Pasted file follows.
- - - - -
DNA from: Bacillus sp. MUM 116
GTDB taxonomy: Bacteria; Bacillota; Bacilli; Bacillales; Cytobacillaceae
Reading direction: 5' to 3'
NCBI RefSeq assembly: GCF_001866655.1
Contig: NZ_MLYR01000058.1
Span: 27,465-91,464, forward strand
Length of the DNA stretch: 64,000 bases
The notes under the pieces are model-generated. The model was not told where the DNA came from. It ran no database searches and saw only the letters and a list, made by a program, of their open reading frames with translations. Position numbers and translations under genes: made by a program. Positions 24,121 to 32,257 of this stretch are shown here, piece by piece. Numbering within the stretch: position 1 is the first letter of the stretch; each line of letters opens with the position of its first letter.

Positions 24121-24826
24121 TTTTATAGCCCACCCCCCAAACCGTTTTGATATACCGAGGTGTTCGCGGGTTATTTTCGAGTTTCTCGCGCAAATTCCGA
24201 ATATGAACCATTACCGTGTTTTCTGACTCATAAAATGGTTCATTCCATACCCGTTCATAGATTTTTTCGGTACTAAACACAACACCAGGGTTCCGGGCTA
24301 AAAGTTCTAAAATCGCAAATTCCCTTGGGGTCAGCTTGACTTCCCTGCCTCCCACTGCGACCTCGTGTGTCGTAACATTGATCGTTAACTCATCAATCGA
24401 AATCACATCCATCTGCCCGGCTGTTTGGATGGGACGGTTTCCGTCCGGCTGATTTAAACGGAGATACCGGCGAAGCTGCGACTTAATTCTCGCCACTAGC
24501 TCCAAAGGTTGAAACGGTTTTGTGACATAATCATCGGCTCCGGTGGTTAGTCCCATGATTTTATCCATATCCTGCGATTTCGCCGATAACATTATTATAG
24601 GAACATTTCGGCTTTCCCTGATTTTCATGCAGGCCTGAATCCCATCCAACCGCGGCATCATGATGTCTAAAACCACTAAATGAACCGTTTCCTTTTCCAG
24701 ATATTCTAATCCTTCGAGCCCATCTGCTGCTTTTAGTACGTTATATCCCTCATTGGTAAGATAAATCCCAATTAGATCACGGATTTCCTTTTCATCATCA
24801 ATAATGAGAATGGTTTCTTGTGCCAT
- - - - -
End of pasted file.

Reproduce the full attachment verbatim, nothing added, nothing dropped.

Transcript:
DNA from: Bacillus sp. MUM 116
GTDB taxonomy: Bacteria; Bacillota; Bacilli; Bacillales; Cytobacillaceae
Reading direction: 5' to 3'
NCBI RefSeq assembly: GCF_001866655.1
Contig: NZ_MLYR01000058.1
Span: 27,465-91,464, forward strand
Length of the DNA stretch: 64,000 bases
The notes under the pieces are model-generated. The model was not told where the DNA came from. It ran no database searches and saw only the letters and a list, made by a program, of their open reading frames with translations. Position numbers and translations under genes: made by a program. Positions 24,121 to 32,257 of this stretch are shown here, piece by piece. Numbering within the stretch: position 1 is the first letter of the stretch; each line of letters opens with the position of its first letter.

Positions 24121-24826
24121 TTTTATAGCCCACCCCCCAAACCGTTTTGATATACCGAGGTGTTCGCGGGTTATTTTCGAGTTTCTCGCGCAAATTCCGA
24201 ATATGAACCATTACCGTGTTTTCTGACTCATAAAATGGTTCATTCCATACCCGTTCATAGATTTTTTCGGTACTAAACACAACACCAGGGTTCCGGGCTA
24301 AAAGTTCTAAAATCGCAAATTCCCTTGGGGTCAGCTTGACTTCCCTGCCTCCCACTGCGACCTCGTGTGTCGTAACATTGATCGTTAACTCATCAATCGA
24401 AATCACATCCATCTGCCCGGCTGTTTGGATGGGACGGTTTCCGTCCGGCTGATTTAAACGGAGATACCGGCGAAGCTGCGACTTAATTCTCGCCACTAGC
24501 TCCAAAGGTTGAAACGGTTTTGTGACATAATCATCGGCTCCGGTGGTTAGTCCCATGATTTTATCCATATCCTGCGATTTCGCCGATAACATTATTATAG
24601 GAACATTTCGGCTTTCCCTGATTTTCATGCAGGCCTGAATCCCATCCAACCGCGGCATCATGATGTCTAAAACCACTAAATGAACCGTTTCCTTTTCCAG
24701 ATATTCTAATCCTTCGAGCCCATCTGCTGCTTTTAGTACGTTATATCCCTCATTGGTAAGATAAATCCCAATTAGATCACGGATTTCCTTTTCATCATCA
24801 ATAATGAGAATGGTTTCTTGTGCCAT